Development of a new Q-wave worsening of two grades, according to the Minnesota Code, after CABG was a statistically significant univariate predictor of six-month mortality. After adjustment for baseline variables and postoperative peak CK-MB ratios, however, the risk was attenuated. The adverse long-term (i.e., five years) outcome for patients who develop this new two-grade Q-wave worsening has been well demonstrated in the Coronary Artery Surgery Study and the Bypass Angioplasty Revascularization Investigation (22–24). Major Q-wave items have been observed after CABG by unmasking a previous MI in a small number of patients (25). In GUARDIAN, the relative six-month mortality risk for new postoperative Q-waves was not increased when the peak CK-MB ratio was <5 ULN. Thus, the likelihood of peri-operative myocardial necrosis is greatest when new postoperative Q-waves are accompanied by abnormally elevated cardiac serum biomarkers, such as CK-MB. Alternatively, in this particular patient subset with a lower peak CK-MB ratio, the prognostic significance of postoperative Q-waves may require a longer term follow-up to determine their importance.
The use of blood or crystalloid cardioplegia had no effect on survival. There was a favorable association between retrograde cardioplegia and a reduction of six-month mortality. Intermittent cross-clamping was associated with an increased six-month mortality rate. The duration of cardiopulmonary bypass and total surgical time did not significantly predict six-month mortality after adjustment for the peak CK-MB ratio and other co-variates.
The interpretation of our data may be complicated by several potential limitations. The patients enrolled in GUARDIAN comprised a clinical patient subset at increased risk of peri-procedural myocardial necrosis, and it is unclear whether the observed relationship can be extrapolated to patients who are at lower clinical risk at the time of the operation. Although baseline variables known to impact mortality were controlled for in the multivariate models, the analysis may not have included complete consideration of all of the important coronary morphologic characteristics on the angiogram or all of the procedural variables that may have had an impact on prognosis. The number of CK-MB samples obtained did not allow for calculation of the AUC for CK-MB release. Nevertheless, the increased mortality risk associated with elevated CK-MB enzymes postoperatively indicates that these patients most likely have had a postoperative MI and should be considered for drug therapy, such as beta-blockers and angiotensin-converting enzyme inhibitors, to decrease the postoperative risk of death (26,27). More research is needed in this area to determine whether cardioactive drugs that have been shown to be beneficial in medically treated post-infarction patients reduce mortality in postoperative patients with elevated CK-MB values. The highest cariporide dose investigated in the GUARDIAN trial reduced the mean CK-MB ratio elevation. This reduction was associated not only with a lowering of the primary composite end point of death or MI manifested early during the treatment phase, but also with the long-term secondary end point of events related to left ventricular dysfunction. Death rates, however, were unaffected at any time point (10). Cardiac troponin I measurements were available in only a small number of GUARDIAN patients (n = 176). The use of cardiac troponin measurements to predict outcome after CABG is an area of active research, although there are currently no data from large-scale clinical trials to correlate the magnitude of troponin release to medium- or long-term clinical outcomes (3,28–30). Our data apply to patients who have undergone cardiopulmonary bypass and cardioplegic arrest. The results have not been tested in patients who have off-pump surgery. Cardiac serum marker release after off-pump surgery is generally lower than that after on-pump surgery (31).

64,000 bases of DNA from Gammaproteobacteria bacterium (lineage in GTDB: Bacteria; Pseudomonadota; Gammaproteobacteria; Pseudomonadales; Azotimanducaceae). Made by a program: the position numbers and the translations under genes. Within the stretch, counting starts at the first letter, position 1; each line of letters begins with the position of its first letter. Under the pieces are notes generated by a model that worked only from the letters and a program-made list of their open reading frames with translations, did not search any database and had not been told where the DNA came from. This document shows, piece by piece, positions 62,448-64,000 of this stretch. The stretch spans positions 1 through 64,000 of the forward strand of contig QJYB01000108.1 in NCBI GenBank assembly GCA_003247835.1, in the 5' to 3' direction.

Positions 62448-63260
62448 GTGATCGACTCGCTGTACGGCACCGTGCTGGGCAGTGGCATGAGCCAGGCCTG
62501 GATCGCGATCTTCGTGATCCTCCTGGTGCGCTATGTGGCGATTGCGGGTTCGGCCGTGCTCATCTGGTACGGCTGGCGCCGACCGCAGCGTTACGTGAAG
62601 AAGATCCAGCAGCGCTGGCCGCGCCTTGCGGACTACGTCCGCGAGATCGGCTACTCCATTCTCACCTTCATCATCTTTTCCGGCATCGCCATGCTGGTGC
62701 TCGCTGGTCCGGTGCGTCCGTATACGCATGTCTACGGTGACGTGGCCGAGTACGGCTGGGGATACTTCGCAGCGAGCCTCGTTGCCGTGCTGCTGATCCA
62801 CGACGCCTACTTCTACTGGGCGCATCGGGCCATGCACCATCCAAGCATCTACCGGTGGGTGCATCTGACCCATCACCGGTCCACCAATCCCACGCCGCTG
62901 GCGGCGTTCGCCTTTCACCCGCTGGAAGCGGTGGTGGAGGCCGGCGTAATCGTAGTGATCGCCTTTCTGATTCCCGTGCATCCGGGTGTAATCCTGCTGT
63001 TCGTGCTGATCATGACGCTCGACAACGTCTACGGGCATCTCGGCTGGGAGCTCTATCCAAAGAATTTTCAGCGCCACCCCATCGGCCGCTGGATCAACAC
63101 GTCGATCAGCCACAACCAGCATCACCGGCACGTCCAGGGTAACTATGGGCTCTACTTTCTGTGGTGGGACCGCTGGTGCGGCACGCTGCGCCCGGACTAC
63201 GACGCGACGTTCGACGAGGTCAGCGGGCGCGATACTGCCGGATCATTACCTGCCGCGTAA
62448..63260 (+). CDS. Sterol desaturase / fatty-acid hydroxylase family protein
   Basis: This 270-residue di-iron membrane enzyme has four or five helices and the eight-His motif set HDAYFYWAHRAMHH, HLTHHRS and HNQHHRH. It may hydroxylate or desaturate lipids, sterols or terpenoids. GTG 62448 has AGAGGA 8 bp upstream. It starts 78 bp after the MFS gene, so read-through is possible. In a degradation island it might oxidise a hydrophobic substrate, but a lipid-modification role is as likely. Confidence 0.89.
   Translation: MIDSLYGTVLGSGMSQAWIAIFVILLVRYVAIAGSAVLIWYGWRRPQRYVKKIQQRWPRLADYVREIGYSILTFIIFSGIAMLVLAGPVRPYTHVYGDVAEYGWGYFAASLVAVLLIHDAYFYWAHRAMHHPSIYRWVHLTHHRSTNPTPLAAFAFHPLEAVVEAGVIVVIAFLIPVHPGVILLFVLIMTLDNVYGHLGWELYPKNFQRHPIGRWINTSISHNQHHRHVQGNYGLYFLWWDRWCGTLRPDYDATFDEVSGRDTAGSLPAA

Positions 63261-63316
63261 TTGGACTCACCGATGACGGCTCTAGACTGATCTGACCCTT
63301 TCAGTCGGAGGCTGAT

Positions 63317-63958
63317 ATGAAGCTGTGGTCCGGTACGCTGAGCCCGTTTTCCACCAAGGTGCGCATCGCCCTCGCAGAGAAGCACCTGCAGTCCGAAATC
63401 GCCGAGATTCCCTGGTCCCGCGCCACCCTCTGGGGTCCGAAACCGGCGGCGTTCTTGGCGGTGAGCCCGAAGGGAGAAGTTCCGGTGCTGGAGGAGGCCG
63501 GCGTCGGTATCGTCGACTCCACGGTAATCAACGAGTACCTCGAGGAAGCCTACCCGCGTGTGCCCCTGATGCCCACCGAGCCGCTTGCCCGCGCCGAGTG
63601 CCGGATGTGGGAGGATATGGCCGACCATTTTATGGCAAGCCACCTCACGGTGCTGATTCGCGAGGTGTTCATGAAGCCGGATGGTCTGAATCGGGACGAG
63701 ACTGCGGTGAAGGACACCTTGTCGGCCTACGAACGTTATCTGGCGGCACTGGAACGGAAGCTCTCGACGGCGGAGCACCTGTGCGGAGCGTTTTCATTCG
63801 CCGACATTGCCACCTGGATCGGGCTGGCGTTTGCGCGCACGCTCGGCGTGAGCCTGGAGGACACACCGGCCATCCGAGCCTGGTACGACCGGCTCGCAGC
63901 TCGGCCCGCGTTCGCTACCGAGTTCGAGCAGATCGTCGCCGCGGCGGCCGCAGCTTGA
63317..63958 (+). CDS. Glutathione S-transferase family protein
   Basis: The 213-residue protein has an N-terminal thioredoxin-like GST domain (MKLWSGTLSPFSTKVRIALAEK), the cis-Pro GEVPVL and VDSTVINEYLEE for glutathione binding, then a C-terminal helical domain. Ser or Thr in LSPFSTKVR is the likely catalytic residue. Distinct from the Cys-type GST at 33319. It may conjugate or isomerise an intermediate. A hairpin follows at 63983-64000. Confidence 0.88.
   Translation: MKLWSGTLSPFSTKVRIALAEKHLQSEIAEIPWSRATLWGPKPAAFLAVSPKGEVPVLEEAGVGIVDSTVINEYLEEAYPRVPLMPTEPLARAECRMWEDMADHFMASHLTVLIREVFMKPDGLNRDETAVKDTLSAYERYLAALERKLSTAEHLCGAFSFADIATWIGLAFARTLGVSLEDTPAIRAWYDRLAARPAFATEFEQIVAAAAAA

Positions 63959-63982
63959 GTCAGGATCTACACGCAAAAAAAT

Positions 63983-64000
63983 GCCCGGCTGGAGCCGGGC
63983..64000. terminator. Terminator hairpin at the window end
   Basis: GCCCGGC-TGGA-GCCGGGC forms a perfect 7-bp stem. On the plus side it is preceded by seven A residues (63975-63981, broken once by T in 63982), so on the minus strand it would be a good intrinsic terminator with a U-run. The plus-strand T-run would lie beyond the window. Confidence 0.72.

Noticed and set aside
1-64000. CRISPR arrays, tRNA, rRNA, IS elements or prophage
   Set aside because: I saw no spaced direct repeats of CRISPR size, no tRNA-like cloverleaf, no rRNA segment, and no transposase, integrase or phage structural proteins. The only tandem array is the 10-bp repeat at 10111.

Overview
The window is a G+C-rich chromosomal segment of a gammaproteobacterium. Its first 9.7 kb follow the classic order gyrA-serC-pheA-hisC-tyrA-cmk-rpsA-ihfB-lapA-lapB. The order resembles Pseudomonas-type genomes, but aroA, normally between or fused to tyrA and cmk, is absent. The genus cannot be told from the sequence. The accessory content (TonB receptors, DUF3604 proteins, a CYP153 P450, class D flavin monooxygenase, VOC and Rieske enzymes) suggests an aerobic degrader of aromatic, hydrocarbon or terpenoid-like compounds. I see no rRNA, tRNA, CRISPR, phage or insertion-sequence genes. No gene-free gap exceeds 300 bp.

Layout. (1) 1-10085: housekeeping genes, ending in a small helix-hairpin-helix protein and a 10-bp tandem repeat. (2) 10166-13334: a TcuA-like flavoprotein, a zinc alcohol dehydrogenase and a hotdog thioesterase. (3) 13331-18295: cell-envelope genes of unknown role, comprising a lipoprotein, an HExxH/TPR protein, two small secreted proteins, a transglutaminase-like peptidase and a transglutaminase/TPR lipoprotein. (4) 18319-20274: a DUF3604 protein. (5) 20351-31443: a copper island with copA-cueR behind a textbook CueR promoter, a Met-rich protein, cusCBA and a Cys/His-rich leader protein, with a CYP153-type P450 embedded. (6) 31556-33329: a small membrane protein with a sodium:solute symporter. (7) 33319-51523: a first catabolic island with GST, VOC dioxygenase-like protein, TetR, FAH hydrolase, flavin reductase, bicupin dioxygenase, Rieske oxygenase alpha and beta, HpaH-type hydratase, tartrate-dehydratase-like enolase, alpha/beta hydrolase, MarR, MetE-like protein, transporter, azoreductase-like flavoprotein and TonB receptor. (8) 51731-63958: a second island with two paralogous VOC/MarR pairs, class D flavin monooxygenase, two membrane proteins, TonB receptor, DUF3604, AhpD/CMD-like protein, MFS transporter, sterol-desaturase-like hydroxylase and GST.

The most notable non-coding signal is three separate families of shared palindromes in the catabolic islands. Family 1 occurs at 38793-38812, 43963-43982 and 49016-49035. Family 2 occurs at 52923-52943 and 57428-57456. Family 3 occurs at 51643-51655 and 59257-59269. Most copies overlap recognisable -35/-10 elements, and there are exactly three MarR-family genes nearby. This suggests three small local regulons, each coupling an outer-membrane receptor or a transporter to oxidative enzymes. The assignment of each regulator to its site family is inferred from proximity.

Our findings support the routine collection of CK-MB enzyme levels after clinically high-risk CABG, not only for diagnostic purposes, but also for prognostic guidance and treatment that may potentially reduce the high six-month mortality rates seen in patients with larger amounts of CK-MB enzyme release.
↵2 Drs. Bartels and Boyce served as consultants to Aventis Pharmaceuticals, Inc. Drs. Chaitman and Theroux served as consultants and received research grants from Aventis Pharmaceuticals, Inc. Ms. Keller and Dr. Jessel are employees of Aventis Pharmaceuticals, Inc.
↵1 A complete listing of the GUARD during Ischemia Against Necrosis (GUARDIAN) Investigators is found in Circulation 2000;102:3032.
- area under the curve
- coronary artery bypass graft surgery
- creatine kinase-myocardial band
- electrocardiogram or electrocardiographic
- GUARD during Ischemia Against Necrosis
- myocardial infarction
- percutaneous transluminal coronary angioplasty
- receiver operating characteristic
- upper limits of normal
- Received February 9, 2001.
- Revision received May 29, 2001.
- Accepted June 15, 2001.